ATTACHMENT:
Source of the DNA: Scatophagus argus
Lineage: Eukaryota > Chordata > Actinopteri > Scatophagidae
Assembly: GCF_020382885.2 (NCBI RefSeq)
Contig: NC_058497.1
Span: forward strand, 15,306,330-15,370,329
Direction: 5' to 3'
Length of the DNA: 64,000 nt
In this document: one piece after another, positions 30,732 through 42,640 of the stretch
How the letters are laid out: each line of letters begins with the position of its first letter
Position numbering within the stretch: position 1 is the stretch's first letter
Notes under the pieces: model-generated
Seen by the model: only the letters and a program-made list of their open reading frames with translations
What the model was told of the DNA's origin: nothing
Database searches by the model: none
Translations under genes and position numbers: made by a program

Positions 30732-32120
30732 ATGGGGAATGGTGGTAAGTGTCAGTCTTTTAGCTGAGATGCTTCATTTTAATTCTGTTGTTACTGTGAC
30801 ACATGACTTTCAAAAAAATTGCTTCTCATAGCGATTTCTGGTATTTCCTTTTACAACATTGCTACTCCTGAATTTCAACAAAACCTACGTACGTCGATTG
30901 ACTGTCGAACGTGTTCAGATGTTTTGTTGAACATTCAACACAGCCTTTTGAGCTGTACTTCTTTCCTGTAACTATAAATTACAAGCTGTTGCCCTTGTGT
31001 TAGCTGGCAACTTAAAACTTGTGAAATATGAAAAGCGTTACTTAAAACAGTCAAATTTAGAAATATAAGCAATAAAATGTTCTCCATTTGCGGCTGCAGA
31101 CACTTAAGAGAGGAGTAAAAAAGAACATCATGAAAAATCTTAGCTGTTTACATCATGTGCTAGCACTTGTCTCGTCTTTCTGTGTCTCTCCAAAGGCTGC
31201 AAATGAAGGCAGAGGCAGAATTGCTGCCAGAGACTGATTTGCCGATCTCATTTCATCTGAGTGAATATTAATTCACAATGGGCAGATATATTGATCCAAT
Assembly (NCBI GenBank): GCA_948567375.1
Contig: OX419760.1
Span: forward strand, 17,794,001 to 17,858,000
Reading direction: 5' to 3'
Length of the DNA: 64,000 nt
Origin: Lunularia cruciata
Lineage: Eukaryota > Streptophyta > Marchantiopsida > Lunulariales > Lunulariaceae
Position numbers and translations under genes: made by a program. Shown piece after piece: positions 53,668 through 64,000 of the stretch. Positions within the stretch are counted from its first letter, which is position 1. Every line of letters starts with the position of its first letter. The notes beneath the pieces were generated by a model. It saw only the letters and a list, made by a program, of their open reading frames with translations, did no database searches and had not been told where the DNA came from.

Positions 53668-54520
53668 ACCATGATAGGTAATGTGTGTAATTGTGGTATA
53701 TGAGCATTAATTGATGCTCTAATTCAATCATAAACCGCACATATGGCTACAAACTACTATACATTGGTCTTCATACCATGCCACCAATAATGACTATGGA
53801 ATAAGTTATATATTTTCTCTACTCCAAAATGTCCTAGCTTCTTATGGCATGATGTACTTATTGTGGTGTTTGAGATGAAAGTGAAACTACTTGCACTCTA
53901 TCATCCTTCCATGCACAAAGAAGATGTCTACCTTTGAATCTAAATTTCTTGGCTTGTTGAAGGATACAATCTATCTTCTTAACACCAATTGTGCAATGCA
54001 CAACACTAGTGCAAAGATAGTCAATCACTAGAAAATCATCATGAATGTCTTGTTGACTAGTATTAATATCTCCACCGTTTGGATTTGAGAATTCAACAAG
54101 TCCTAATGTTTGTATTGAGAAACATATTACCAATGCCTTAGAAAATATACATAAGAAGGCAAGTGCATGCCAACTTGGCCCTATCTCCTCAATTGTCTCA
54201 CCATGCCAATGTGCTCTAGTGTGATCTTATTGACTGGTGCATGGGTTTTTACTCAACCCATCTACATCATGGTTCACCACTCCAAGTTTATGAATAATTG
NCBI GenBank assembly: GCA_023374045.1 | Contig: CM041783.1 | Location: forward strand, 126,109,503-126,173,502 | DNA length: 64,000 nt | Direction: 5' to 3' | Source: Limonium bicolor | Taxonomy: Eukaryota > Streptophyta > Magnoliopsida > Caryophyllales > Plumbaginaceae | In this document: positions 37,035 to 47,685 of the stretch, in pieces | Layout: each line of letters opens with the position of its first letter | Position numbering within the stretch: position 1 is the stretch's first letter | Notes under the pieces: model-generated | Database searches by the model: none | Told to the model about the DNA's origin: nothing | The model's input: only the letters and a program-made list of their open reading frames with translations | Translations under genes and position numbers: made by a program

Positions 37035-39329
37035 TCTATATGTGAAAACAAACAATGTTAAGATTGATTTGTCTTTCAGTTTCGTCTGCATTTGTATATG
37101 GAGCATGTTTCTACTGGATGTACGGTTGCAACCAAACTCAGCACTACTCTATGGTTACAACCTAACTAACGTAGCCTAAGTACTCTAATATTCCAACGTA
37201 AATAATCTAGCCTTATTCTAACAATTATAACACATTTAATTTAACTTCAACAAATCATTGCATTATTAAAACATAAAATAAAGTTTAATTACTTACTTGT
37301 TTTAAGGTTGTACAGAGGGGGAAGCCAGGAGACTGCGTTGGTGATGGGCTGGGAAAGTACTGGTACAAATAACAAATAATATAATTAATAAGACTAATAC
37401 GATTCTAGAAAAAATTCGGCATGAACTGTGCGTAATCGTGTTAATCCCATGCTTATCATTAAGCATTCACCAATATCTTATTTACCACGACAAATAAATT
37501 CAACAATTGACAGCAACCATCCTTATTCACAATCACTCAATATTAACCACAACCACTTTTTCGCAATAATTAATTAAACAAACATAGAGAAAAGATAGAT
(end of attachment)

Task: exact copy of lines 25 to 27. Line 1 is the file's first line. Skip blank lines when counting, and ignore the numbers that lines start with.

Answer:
Span: forward strand, 17,794,001 to 17,858,000
Reading direction: 5' to 3'
Length of the DNA: 64,000 nt